Norfolk Horn

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A Norfolk Horn wether

The Norfolk Horn (also known as Blackface Norfolk Horned, Norfolk Horned, Old Norfolk or Old Norfolk Horned)[1] is one of the British black-faced sheep breeds. It differs from other black-faced breeds, which are mainly found in high-rainfall, upland areas, and from most other modern, lowland British sheep breeds in being lightly built and very hardy. This breed is raised primarily for meat.[2]

The Norfolk Horn developed on the sandy heathlands of the Breckland area of Norfolk, England, although similar black-faced sheep were formerly more widespread in lowland Britain. It is adapted to surviving on poor forage in cool but dry environments. The breed is long-legged with black faces and legs. Both sexes have horns, although these are larger in the males. At maturity, an ewe weighs about 70 kg (150 lb). The breed is described as "flighty" and is likened to goats in their ability to jump over obstacles such as fencing.

It was a popular breed in Norfolk until the middle 19th century, when "improved" breeds such as the Leicester and Southdown appeared. Norfolk Horn ewes were mated to Southdown rams to produce high quality meat-producing lambs, and this cross became established as a separate breed, the Suffolk.[3]

The Norfolk Horn breed fell to only one flock in 1919, but was built up and survived due to the efforts of one man, J. D. Sayer, who built up the flock which was then divided between himself and the Cambridge animal research university, then to only 10 registered ewes and two rams. By 1950, though, there were unregistered stock. The breed was revived through the efforts of the Rare Breeds Survival Trust (RBST) at the National Agricultural Centre, Stoneleigh and at Aldenham Country Park, Hertfordshire. With a shortage of pure-bred fertile rams (the last pure-bred ram died in 1973), a related breed, the Suffolk, as well as unrelated breeds such as the Wiltshire Horn and Swaledale, were used to produce animals over 90% (15/16ths) Norfolk Horn. In 1986, the breed was recognised by the RBST, appearing on their Priority List at that time as "Category 1, Critical". The breed has since increased in numbers, and was rated in the 2007 RBST watchlist as "Category 4, At Risk".[4]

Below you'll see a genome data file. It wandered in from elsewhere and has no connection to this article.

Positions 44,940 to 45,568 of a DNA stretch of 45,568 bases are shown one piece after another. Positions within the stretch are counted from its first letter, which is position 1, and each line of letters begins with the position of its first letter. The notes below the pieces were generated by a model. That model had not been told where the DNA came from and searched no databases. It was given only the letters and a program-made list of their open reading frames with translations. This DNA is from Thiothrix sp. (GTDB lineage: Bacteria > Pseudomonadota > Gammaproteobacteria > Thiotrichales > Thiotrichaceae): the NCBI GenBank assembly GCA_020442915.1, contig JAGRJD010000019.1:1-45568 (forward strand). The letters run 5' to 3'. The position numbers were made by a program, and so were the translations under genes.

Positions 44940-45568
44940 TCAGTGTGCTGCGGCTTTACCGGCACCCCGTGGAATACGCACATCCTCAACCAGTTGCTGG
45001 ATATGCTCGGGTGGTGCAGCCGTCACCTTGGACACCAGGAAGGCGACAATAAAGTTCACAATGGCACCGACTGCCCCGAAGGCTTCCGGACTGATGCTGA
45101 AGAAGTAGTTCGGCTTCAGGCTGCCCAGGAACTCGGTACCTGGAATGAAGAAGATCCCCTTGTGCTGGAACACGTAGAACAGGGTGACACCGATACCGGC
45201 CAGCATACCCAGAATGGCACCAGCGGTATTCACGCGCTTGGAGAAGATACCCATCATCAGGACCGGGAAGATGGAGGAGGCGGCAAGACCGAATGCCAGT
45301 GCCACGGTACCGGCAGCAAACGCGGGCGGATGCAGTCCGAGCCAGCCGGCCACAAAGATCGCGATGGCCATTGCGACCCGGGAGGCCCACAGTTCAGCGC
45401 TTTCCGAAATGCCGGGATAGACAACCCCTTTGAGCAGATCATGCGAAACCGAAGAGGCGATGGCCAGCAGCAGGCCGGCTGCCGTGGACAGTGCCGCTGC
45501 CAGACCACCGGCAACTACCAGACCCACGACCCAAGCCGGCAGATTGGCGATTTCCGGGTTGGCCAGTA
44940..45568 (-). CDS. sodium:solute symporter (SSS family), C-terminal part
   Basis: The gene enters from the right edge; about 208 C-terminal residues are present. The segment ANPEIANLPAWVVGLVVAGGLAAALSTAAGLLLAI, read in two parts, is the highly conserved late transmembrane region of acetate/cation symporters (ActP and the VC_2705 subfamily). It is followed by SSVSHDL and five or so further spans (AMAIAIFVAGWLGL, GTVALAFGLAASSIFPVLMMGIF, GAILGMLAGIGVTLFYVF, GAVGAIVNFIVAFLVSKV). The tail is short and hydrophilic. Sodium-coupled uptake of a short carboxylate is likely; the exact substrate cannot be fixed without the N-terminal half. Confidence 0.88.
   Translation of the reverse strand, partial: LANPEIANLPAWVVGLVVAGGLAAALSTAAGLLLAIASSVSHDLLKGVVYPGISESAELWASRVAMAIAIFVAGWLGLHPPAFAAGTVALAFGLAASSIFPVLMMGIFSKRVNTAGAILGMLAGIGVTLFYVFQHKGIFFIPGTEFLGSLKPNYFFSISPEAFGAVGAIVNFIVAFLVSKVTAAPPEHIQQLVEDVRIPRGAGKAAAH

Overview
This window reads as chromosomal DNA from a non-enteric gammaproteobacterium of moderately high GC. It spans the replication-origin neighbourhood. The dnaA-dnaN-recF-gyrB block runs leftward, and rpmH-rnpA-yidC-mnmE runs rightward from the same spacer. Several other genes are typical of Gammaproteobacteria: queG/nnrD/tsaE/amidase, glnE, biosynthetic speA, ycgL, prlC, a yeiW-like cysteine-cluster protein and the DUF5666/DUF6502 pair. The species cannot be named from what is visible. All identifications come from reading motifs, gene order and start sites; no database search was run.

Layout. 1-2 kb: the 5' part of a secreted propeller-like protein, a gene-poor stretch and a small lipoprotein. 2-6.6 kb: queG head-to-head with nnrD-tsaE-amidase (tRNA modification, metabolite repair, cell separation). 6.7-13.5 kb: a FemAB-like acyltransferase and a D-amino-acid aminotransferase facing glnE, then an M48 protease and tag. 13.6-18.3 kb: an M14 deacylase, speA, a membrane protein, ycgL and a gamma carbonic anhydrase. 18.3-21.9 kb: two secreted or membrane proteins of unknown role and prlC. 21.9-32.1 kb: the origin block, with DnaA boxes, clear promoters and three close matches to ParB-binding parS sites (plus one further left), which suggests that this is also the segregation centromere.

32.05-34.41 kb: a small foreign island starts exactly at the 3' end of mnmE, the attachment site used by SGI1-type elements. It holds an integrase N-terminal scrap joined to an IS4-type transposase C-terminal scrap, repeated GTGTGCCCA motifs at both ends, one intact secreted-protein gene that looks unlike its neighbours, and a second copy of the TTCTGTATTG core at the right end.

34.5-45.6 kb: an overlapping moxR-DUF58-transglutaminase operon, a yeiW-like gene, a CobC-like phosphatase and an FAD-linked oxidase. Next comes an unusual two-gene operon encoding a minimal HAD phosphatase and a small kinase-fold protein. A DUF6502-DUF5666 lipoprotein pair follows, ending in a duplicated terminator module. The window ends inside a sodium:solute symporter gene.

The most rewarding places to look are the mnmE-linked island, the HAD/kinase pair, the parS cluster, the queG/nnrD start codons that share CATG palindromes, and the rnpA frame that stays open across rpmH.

1. ^ "Norfolk Horn". Breeds of Livestock. Oklahoma State University, Dept. of Animal Science. Retrieved 2009-04-22.
  2. ^ "Norfolk Horn/United Kingdom". Breed Data Sheet. Domestic Animal Diversity Information System. Retrieved 2009-09-04.
  3. ^ Long, Kerry; Coke, Suzannah. "THE HISTORY OF THE NORFOLK HORN". Retrieved 2009-04-22.
  4. ^ "Norfolk Horn". Watchlist. Rare Breeds Survival Trust. Archived from the original on 27 December 2016. Retrieved 2009-04-22.